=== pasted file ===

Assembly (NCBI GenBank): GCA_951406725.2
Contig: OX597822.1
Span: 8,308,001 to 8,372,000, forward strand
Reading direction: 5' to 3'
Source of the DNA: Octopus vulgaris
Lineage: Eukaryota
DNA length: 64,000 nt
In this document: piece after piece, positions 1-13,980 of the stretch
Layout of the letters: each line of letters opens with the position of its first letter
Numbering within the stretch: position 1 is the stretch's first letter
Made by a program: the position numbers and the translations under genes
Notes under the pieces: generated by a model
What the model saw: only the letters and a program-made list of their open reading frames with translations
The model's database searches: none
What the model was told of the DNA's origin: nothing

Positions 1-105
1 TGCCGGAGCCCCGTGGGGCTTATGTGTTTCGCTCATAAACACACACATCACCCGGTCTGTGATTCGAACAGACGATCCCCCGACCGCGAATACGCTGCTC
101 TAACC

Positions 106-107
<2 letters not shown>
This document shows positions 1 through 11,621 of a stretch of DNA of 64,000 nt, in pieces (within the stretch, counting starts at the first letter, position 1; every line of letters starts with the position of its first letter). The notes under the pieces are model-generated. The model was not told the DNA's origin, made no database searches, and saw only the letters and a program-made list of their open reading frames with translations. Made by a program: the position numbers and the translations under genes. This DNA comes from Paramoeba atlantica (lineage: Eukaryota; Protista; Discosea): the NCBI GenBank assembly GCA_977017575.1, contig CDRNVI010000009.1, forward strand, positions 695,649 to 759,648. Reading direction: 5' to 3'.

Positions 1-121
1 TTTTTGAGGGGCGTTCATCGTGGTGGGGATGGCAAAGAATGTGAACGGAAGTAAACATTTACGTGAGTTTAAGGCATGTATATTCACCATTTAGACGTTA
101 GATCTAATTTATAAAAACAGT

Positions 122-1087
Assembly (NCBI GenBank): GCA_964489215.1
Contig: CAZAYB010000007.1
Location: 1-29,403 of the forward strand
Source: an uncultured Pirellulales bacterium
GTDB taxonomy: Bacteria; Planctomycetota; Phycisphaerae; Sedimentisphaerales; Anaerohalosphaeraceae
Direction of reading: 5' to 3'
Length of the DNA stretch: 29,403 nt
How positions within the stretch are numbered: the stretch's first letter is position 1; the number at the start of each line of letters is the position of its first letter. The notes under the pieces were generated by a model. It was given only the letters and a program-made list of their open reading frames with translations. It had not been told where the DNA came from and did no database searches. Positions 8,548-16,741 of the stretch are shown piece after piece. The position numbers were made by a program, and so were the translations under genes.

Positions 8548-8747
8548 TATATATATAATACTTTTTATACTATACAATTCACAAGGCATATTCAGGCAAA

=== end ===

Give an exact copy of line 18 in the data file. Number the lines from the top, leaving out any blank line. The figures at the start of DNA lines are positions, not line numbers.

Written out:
101 TAACC